As South Carolina continues to face double-digit unemployment, new report confirms environmentally sound offshore energy production would create 2,250 jobs in the Palmetto State and $45 billion in government revenues
Greenville/Spartanburg, SC – Offshore exploration and production in the waters off South Carolina could generate up to $250 million annually in revenue share payments and would create approximately 2,250 jobs in the Palmetto State, according to a report released today at a press conference by the Southeast Energy Alliance (SEA). SEA is an alliance of manufacturers, agriculture stakeholders and other energy consumers organized to support the thoughtful utilization of energy resources to help ensure improved domestic and global energy security and stable prices for consumers.
“This report highlights a tremendous economic opportunity for South Carolina,” said Michael Whatley, executive director of SEA. “In addition to creating thousands of high-paying jobs and providing substantial benefits to the state’s struggling economy, offshore exploration and production will generate significant revenues for state and local governments.”
The report, which was distributed at press conferences in Greenville and Spartanburg this morning, details the benefits associated with offshore energy exploration, including the potential for federal revenue sharing, job creation, 21st century technologies, economic growth and potential revenues if it chooses to explore for energy along its Outer Continental Shelf (OCS) miles offshore.
Monies received from potential revenue sharing could ease future budget gaps, helping to meet critical health care needs, fund conservation banking, and support key infrastructure and educational projects. These funds could also ease the state tax burden for South Carolinians.
Harry Cato, Speaker Pro Tempore of the South Carolina House of Representatives, said “This report does not come as a surprise. We have the energy resources offshore, the workforce and the technology to help deliver a genuine economic stimulus to our state. At a time when jobs and economic development are most needed in South Carolina, we cannot afford to turn our backs on offshore energy that can be produced safely and effectively.”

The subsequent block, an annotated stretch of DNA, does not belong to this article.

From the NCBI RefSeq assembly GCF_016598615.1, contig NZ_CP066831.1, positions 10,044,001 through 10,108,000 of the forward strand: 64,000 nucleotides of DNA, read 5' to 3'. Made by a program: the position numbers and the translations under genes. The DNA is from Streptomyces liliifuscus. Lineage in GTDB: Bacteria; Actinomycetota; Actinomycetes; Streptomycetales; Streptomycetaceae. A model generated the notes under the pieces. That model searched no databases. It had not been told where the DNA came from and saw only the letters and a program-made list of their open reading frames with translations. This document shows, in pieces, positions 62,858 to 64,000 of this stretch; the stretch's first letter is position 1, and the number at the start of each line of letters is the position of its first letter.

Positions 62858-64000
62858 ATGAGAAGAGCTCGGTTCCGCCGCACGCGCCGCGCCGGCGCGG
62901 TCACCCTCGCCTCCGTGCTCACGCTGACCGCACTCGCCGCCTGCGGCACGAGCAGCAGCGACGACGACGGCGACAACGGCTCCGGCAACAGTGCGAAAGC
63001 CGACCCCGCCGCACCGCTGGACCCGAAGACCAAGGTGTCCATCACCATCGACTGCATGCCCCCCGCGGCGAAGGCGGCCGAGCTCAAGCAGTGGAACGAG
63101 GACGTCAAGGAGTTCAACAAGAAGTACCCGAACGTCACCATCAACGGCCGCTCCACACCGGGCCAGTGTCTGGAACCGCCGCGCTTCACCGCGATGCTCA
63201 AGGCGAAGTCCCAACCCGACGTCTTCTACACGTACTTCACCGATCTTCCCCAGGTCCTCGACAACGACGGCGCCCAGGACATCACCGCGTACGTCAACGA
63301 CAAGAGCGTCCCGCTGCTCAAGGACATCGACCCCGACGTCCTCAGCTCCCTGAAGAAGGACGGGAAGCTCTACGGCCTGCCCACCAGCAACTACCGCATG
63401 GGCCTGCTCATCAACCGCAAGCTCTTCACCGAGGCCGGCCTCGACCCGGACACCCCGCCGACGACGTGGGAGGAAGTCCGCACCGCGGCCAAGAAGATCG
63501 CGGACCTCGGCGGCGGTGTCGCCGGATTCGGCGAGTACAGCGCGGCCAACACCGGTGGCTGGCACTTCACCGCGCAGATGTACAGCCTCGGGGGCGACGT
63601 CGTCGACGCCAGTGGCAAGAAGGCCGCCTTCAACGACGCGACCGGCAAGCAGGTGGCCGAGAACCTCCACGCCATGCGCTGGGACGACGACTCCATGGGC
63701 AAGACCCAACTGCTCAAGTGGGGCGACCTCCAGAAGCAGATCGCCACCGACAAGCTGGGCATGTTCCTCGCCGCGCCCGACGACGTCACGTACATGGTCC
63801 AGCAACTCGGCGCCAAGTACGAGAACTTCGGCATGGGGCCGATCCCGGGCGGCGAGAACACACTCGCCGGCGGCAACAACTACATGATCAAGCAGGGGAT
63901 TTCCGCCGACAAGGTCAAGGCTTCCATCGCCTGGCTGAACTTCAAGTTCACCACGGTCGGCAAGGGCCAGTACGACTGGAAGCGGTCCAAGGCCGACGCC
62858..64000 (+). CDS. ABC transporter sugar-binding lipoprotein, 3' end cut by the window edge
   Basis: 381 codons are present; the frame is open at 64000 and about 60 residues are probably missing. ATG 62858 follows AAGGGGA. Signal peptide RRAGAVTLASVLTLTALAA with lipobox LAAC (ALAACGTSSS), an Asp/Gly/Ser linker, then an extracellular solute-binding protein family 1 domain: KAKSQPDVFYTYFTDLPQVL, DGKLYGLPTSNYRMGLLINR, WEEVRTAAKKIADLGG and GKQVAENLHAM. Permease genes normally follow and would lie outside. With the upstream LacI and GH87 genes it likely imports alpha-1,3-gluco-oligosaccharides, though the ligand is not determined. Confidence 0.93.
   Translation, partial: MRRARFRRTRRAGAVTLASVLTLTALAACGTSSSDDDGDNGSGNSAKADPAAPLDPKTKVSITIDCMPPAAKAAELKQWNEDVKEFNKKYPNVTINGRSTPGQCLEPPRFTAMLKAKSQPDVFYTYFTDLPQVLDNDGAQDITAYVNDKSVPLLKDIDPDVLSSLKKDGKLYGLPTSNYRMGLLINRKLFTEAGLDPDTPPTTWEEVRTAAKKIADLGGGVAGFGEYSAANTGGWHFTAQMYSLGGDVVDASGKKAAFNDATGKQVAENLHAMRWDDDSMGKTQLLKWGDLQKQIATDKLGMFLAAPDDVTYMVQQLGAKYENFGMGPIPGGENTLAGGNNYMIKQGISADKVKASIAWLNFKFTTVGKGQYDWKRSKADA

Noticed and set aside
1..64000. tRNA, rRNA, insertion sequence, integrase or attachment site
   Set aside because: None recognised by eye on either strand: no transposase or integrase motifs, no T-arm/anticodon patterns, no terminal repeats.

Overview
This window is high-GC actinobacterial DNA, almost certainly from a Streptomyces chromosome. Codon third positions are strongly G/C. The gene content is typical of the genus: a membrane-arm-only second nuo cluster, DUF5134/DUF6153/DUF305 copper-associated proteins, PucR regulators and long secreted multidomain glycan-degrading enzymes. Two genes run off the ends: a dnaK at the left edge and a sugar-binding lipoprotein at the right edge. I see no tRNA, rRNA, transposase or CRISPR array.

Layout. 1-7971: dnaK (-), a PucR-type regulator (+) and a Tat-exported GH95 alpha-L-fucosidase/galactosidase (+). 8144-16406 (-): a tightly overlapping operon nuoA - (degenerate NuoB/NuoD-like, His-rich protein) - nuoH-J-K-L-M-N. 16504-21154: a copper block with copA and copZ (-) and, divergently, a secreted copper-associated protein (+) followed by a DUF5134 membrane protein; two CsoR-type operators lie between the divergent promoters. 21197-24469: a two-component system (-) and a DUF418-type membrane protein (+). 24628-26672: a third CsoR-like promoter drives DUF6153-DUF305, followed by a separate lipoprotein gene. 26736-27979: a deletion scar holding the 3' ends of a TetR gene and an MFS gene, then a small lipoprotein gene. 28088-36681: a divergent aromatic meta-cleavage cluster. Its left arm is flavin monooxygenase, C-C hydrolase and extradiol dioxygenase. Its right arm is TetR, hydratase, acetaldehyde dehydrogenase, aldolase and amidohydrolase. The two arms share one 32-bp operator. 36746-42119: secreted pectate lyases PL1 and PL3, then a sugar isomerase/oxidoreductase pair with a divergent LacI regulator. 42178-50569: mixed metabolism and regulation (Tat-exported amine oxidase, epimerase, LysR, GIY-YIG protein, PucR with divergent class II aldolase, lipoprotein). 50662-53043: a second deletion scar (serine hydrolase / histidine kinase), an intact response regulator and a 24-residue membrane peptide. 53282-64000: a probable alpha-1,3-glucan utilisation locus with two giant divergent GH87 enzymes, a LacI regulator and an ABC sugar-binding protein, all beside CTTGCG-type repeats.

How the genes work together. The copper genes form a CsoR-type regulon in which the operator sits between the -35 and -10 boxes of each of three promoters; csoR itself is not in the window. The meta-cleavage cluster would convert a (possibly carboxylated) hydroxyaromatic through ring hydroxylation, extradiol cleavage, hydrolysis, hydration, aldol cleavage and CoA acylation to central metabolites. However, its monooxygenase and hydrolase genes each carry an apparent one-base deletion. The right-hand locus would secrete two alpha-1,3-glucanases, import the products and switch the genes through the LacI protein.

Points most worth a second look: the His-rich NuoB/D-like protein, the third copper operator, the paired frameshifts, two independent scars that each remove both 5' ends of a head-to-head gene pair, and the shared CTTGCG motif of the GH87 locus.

The Greenville Chamber of Commerce’s Vice President, John DeWorken, also weighed in, stating “The Upstate business community continues to fight to ensure South Carolina is a better, fairer, and more attractive place to do business. To reduce the high unemployment rate throughout South Carolina, the state needs to support opening access to the energy reserves off our coast. Offshore exploration and production will create jobs, drive down energy prices and give our state a competitive edge.”
Hank McCullough, community relations manager at Piedmont Natural Gas Company – which delivers energy to one million customers in North and South Carolina and Tennessee – added “Delivering affordable and reliable energy to consumers and small businesses throughout the region is a mission we take very seriously. And the more energy that South Carolinians have access to, the less that families and our region’s businesses will ultimately have to pay to keep our economy moving. Technologies today are safer and more efficient than ever to produce, transport and distribute energy to the folks that rely on it every day to heat their homes, do their jobs, and keep their business healthy and profitable.”
According to the report, the Minerals Management Service (MMS) maps and OCS assessments show that South Carolina’s adjacent waters, which comprise approximately 10 percent of the total Atlantic resource base, are projected to contain as much as 750 million barrels of oil and 6.65 trillion cubic feet of natural gas. Exploration and production in the waters off of South Carolina’s coast would generate $413 million in increased GDP and nearly $45 billion in government revenues.
Additionally, South Carolina could receive millions in potential revenue share payments. Currently, Alabama, Louisiana, Mississippi and Texas receive 37.5 percent of the revenues collected by the federal government for offshore energy production. Onshore states, such as Colorado, Montana, New Mexico, Utah and Wyoming, receive 50 percent of the royalties collected for energy development on federal lands. If the Gulf Coast revenue sharing program was extended to the Atlantic Coast, exploration and production off South Carolina’s coast could generate up to $250 million annually in state revenue share proceeds.
Southeast Energy Alliance is a regional chapter of Consumer Energy Alliance (CEA). CEA is a nonprofit, nonpartisan organization that supports the thoughtful utilization of energy resources to help ensure improved domestic and global energy security and stable prices for consumers. We seek to help improve consumer understanding of our nation’s energy security, including the need to reduce reliance on imported oil and natural gas, maintain reasonable energy prices for consumers, properly balance our energy needs with environmental & conservation goals and continue efforts to diversify our energy resources.